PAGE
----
Approximately 80 per cent of public sector innovations now involve either interdepartmental collaboration within government or collaboration between government and the private or non-profit sectors. This is because policy problems have become more difficult and multi-faceted than was the case two decades ago. At that time, public sector innovation was to a much greater degree about making individual public sector departments function more efficiently, for example by introducing new technology, or improving service.
Look at network terrorism for instance. There needs to be constant coordination between police, the military, and security agencies. Crafting social policy around an issue like homelessness requires departments of housing, employment and healthcare to work together for solutions to be successful.
What are some concrete examples of how governments can be innovative?
Some great examples involve municipal governments. In New York City a program called NYC Service helps New Yorkers who want to volunteer better connect to service opportunities and targets the City’s most urgent needs. More than 50,000 people were involved in different services including teaching large numbers of people CPR, managing vaccinations for bird flu and even painting apartment roof-tops with light-reflective paint. It was started in 2009 during the recession when many people were unemployed and looking for useful and meaningful things to do.
In Boston an app called Citizens Connect helps people bring attention to issues like potholes, damaged signs, and graffiti, by sending a tweet, email or photo. These are both great, innovative solutions to problems that affect ordinary citizens on a daily basis.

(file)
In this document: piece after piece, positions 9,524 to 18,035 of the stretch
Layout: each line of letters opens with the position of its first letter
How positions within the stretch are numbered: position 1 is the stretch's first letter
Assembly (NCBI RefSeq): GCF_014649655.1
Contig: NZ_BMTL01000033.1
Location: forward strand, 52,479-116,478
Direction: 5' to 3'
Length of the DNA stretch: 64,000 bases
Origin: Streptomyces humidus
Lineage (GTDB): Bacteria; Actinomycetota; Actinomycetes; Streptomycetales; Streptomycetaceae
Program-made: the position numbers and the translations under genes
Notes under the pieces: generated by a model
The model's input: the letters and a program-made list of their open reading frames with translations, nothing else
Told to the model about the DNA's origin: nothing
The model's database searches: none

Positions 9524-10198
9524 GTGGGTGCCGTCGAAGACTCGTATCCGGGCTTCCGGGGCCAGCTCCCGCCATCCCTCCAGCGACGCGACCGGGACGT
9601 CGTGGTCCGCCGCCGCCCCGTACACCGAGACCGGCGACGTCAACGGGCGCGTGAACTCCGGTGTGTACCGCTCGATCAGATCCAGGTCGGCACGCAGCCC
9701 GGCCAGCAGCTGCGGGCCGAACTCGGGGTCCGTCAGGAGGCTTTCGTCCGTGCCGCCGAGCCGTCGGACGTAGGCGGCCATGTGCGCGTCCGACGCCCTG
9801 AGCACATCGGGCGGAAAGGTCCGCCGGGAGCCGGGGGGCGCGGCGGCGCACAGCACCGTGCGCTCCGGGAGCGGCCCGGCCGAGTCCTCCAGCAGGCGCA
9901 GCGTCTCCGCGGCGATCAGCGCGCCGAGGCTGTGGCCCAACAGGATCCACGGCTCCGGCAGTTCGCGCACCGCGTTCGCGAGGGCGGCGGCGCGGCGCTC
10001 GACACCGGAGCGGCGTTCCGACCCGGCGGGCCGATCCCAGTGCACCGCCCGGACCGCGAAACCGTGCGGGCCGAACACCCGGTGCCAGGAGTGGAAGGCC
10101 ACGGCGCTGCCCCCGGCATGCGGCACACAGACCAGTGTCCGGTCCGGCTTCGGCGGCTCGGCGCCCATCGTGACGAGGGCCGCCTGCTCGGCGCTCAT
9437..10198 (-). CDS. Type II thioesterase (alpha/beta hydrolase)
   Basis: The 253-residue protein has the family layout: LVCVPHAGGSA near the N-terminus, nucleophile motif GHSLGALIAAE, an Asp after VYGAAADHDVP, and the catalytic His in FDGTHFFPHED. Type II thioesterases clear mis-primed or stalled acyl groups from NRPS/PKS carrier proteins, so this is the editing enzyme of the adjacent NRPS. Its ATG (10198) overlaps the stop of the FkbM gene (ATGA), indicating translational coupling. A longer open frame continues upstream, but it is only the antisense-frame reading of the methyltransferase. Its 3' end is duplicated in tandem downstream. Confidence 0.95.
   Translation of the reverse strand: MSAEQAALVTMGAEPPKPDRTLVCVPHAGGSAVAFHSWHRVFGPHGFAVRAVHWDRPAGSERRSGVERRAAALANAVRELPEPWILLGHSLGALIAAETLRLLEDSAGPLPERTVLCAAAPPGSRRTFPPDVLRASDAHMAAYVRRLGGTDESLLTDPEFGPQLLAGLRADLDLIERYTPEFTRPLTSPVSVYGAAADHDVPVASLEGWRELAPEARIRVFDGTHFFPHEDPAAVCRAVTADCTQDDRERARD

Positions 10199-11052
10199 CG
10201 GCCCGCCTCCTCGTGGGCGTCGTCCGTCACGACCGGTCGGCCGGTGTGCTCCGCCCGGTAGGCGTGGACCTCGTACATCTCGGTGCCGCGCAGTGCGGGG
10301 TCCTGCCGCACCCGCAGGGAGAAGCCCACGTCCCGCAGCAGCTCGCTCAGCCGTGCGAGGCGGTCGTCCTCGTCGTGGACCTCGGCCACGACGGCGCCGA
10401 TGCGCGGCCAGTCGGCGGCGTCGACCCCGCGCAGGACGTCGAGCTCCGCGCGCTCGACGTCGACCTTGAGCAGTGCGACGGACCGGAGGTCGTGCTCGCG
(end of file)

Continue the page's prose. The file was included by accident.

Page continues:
What’s the story when it comes to innovation in Canada?
The story is very much a mixed one. The great heroes of innovation in municipal government in the US have been long-term mayors like Thomas Menino in Boston and Michael Bloomberg in New York. They are both people who care passionately about public policy and who look for solutions that are strongly supported by evidence. All Rob Ford has in common with them is the title “mayor.” He functions solely on the basis of instinct and ideology. Hopefully this year’s municipal election brings in a leader who is not only imaginative but also respects evidence.
The federal government is a bit of a different story. The Harper government has often introduced innovations through the mechanism of tax credits. The home renovation tax credit program aimed at stimulating the construction industry during the 2008-10 recession and had tremendous uptake, with nearly one in three Canadian homeowners taking advantage. The registered disability savings plan designed to help the families of citizens with disabilities save for the future has also been quite successful. These programs fare very well in comparison to other federal government programs around the world.
At the same time, other policies of the Harper government such as relentless cost cutting, ignoring evidence and crippling the process of gathering evidence (like eliminating the long-form census) have been antithetical to innovation.